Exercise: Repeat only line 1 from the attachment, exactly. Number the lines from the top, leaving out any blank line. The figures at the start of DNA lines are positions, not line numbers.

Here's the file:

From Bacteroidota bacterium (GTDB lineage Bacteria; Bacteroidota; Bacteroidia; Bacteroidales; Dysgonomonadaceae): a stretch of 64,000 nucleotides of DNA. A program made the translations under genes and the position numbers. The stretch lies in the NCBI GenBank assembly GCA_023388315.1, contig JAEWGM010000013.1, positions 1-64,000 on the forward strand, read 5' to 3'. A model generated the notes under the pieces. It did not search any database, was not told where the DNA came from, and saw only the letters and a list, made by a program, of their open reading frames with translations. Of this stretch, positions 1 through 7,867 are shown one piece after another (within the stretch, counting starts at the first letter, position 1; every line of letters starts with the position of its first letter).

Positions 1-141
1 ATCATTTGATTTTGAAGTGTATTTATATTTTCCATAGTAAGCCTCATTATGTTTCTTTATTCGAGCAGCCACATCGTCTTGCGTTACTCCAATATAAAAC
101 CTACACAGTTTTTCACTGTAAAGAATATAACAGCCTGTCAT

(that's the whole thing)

From Bacteroidota bacterium (GTDB lineage Bacteria; Bacteroidota; Bacteroidia; Bacteroidales; Dysgonomonadaceae): a stretch of 64,000 nucleotides of DNA. A program made the translations under genes and the position numbers. The stretch lies in the NCBI GenBank assembly GCA_023388315.1, contig JAEWGM010000013.1, positions 1-64,000 on the forward strand, read 5' to 3'. A model generated the notes under the pieces. It did not search any database, was not told where the DNA came from, and saw only the letters and a list, made by a program, of their open reading frames with translations. Of this stretch, positions 1 through 7,867 are shown one piece after another (within the stretch, counting starts at the first letter, position 1; every line of letters starts with the position of its first letter).